High Energy - Easy Game to set up
Cupside Down Game.
Plastic cups (4 times the number of kids. ie...4 kids 16 cups; 10 kids 40 cups This just a rule of thumb on numbers.)
Timer or a way to time the game.
Place cups out in an open area. Have half up and half down.
Children are placed on two teams. One team is "cup up" and one team is "cup down". Time for one minute. At GO teams rush out and try to turn all the cups either up or down. At the end of the time the team with the most cups turned in their direction wins.
If you have time, play again switching which team is cup up or down.
Shoulders, knees, CUP!
Use Hand Up/Pair Up. Give every other person a stout plastic cup (the older the kids the stronger the cup!) The people with the cup hold it up in the air and pair up with someone without a cup. (Hand Up/Pair Up- Kagan).
Students try to be the first one to grab the cup after listening to a series of commands.
The cup is placed on the floor between the two youth, then the leader shouts Head, Toes, Elbows, Toes, Ears, Hair (really anything will work) and then CUP!
The first person to grab the cup wins! Then it is cup up/pair up with a new partner who does not have a cup and the game starts again.
20 sec. video: Head, Shoulders, CUP! This will take you to Youtube
The Cotton Ball Game.
Two Good News Clubbers (or more) at a time are blindfolded and try to spoon cotton balls from the bowl on their lap into the bowl held on top of their head. They only have 30 seconds to get as many in as possible. It's pretty tough since the cotton balls are almost weightless on the spoon and it's very funny to all the other guests who can see that they are scooping up nothing but air most of the time! No using fingers to hold the cotton ball on the spoon!
Pass the Hula Hoop
Team Building Game.
This is a great game for kids because it's fun, and it promotes listening, executing instructions and teamwork. Ask the kids to form a circle. Place a Hula-Hoop over one kid's arm, and instruct everyone to join hands. Without letting go of anyone's hand, the team must find a way to move the Hula-Hoop all the way around the circle. If you have many kids, add another hula-hoop or two. Just be sure they are all traveling the same direction around the circle.
Full of air:
1 balloon for each player (same size usually a 9 inch)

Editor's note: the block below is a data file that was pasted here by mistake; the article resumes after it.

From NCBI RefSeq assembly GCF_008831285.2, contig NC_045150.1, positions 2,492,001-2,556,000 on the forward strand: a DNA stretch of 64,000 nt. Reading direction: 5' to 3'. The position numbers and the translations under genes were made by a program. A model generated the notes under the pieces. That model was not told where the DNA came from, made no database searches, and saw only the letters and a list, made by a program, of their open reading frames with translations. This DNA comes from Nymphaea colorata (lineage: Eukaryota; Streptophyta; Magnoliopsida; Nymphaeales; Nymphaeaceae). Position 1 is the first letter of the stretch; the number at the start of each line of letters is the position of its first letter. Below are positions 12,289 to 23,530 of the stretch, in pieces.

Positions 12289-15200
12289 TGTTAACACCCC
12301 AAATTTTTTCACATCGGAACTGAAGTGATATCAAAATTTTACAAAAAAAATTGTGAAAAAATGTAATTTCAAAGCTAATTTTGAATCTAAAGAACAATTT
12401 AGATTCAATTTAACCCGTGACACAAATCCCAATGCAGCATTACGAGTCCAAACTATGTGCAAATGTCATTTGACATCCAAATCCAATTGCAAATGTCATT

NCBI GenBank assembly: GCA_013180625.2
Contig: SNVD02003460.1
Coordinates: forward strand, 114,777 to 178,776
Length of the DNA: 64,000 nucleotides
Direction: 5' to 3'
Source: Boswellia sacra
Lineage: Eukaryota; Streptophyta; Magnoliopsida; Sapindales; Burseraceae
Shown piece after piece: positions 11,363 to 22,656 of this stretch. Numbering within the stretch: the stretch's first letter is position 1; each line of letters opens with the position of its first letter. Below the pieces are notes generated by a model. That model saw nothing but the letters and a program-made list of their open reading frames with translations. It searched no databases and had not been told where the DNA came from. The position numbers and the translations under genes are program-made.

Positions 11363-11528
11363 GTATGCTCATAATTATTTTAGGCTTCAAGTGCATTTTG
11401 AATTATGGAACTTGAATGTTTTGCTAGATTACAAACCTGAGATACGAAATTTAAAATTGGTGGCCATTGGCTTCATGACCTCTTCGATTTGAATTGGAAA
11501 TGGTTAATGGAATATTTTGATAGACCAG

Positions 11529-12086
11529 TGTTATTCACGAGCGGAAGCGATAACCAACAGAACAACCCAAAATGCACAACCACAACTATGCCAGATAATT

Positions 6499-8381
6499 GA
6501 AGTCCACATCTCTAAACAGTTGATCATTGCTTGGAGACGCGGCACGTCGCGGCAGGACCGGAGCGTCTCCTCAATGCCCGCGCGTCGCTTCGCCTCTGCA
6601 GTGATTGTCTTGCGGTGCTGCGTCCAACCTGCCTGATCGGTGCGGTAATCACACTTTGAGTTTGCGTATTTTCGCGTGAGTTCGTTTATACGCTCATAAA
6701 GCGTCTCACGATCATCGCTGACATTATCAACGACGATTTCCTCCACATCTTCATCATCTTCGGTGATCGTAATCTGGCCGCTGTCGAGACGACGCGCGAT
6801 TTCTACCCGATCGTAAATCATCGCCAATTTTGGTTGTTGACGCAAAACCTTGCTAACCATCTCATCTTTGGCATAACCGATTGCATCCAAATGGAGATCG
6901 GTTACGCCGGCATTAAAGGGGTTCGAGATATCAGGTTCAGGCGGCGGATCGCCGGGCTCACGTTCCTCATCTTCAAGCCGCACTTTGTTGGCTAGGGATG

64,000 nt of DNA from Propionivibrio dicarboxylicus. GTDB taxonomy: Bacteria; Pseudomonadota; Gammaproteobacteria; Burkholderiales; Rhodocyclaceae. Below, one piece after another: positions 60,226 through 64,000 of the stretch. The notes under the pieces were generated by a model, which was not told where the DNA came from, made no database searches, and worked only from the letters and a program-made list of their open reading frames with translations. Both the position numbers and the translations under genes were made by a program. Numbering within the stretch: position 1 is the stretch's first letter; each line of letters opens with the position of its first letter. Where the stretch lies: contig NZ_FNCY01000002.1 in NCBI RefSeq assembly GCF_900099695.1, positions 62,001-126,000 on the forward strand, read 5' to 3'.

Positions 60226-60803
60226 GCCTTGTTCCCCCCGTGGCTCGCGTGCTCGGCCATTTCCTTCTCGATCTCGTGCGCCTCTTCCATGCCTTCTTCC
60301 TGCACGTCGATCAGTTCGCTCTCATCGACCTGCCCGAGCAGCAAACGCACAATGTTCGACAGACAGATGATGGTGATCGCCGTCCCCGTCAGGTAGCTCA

15 plastic cups.
How to play:
Each player blows up his own balloon. The cups are lined up on the edge of a table with the open side down. Using the air inside the balloon, each player tries to see how many cups they can knock off the table.
Big Bad Wolf
Supplies: LOTS of newspaper and LOTS of tape.
Wanna see how well your group does building something together? Try this fun exercise.
Divide students into teams of 4-6. Give each team enough newspaper and tape to build a newspaper shelter of some kind. It must be big enough to get three team members inside. Set a time limit on how long you want to give teams to work on the project.
The Big Bad Wolf (youth leader) then attempts to blow the shelter down. Award prize to the best construction job.
Afterward, have a giant paper fight.
Teacher helps: Who Goes First?
As teachers, often we have difficulty choosing who goes first when we have the children working in partners. Below is a file you can print to create cards to help kids learn and know who will go first. They are intended to be printed front back but if you only want the choices, print pages 2, 4, and 6. Hope this makes your life easier as you serve Christ.
Drop the pennies.
10 pennies for each player
1 gallon glass jar
1 glass baby food jar
How to play:
Place the baby food jar in the bottom of a gallon glass jar filled with water. Each player is to drop his pennies in the jar one at a time and see if they can drop the penny in the baby food jar. Player cannot touch the jar or the water. If the players are older students have them drop from a little higher distance.